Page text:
Voice is a Verb

Three riddles, all with the same answer: When we talk about inborn talent in writing, what do we mean more often than anything else? What attribute is most likely to make a novel leap off the page? What do many people write entire novels without understanding, despite its centrality and importance to modern fiction? Voice. Hard to teach and even harder to learn, except for those writers for whom it seems as natural as breathing.

Voice is often defined in terms of attitude, especially in first person, but it’s more than that. Voice gives us our lens, our scope, our storytelling rhythms, our sensibilities, our figurative language, and our potential for insight. Each new voice opens up fresh territory to us and confines us at the same time. Mark Haddon does a brilliant job of rendering the narrative voice of an autistic boy in The Curious Incident of the Dog in the Night-time, but it has none of the edgy self-reflection which Joseph Heller brings to Holden Caulfield in Catcher in the Rye. How could it? When a writer finds a voice, she or he also finds a particular take on this world – a unique way of experiencing and processing life. In first person, the writer essentially inhabits the main character, akin to playing a part.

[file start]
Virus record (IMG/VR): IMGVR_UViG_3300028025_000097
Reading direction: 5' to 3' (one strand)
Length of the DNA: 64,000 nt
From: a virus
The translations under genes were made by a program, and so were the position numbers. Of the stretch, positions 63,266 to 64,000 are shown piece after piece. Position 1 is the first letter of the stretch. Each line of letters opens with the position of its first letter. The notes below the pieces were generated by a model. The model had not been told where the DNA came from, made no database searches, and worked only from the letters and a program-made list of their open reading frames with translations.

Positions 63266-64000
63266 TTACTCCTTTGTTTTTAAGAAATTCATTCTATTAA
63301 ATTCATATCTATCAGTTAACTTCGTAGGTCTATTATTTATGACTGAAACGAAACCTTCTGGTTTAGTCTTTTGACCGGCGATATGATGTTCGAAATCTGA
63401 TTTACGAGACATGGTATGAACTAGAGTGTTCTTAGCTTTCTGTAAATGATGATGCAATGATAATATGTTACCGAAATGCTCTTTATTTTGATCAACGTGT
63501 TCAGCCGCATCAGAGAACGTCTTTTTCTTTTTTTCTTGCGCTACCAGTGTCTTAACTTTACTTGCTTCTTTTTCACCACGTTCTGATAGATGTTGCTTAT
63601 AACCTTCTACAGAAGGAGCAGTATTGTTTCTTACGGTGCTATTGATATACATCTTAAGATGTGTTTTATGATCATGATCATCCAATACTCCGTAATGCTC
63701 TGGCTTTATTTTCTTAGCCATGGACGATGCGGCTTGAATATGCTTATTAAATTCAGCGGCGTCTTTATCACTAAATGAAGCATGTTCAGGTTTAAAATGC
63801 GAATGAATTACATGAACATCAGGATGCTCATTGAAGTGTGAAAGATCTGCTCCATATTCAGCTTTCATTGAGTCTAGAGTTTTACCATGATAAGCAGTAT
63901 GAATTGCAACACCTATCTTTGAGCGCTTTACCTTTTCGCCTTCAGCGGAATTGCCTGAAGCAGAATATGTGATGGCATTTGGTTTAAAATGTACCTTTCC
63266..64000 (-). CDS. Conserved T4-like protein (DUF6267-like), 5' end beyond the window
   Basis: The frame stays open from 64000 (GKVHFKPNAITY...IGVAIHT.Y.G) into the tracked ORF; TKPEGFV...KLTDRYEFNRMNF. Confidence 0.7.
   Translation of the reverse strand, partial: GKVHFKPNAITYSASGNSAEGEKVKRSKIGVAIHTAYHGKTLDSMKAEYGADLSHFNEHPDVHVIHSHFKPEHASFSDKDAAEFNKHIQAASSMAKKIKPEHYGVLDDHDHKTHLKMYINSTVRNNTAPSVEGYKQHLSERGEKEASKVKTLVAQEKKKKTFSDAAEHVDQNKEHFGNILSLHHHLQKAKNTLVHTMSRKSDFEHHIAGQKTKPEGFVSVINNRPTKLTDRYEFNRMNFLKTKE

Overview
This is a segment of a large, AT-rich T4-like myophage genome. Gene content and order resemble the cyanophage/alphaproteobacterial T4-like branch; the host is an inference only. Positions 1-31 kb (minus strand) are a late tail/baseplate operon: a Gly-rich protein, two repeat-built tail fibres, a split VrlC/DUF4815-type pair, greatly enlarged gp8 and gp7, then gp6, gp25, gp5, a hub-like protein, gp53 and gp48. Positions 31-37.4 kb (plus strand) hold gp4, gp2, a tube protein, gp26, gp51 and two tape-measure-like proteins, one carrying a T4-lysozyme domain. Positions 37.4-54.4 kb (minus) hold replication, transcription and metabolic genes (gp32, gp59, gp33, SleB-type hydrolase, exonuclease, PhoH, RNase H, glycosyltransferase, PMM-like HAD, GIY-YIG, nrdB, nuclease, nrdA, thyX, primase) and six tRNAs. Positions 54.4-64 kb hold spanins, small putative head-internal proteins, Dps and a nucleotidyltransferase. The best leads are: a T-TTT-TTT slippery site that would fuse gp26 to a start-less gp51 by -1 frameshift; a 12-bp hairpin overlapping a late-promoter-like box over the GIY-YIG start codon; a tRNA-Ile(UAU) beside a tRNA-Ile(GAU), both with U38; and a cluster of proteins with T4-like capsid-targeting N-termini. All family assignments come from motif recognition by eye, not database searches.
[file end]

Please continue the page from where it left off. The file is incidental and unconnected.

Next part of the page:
The ownership of voice is more complex in third person. At one end of the continuum are novels in which the narrator is clearly distinguishable from the characters and makes comments, such as in Jane Eyre by Charlotte Bronte or, more recently, White Teeth by Zadie Smith. At the other end are novels in which the third-person narration seems to be at one with the words, thoughts, and attitudes of the main character. The technique of free indirect style may be used to achieve a certain elasticity, at times moving closer to the main character and then farther away. This allows the writer to open up dramatic irony, as in Olive Kitteridge by Elizabeth Strout, when Olive stands next to Jack Kennison as he lies in bed, both of them widowed, aging, and alone (pg 269):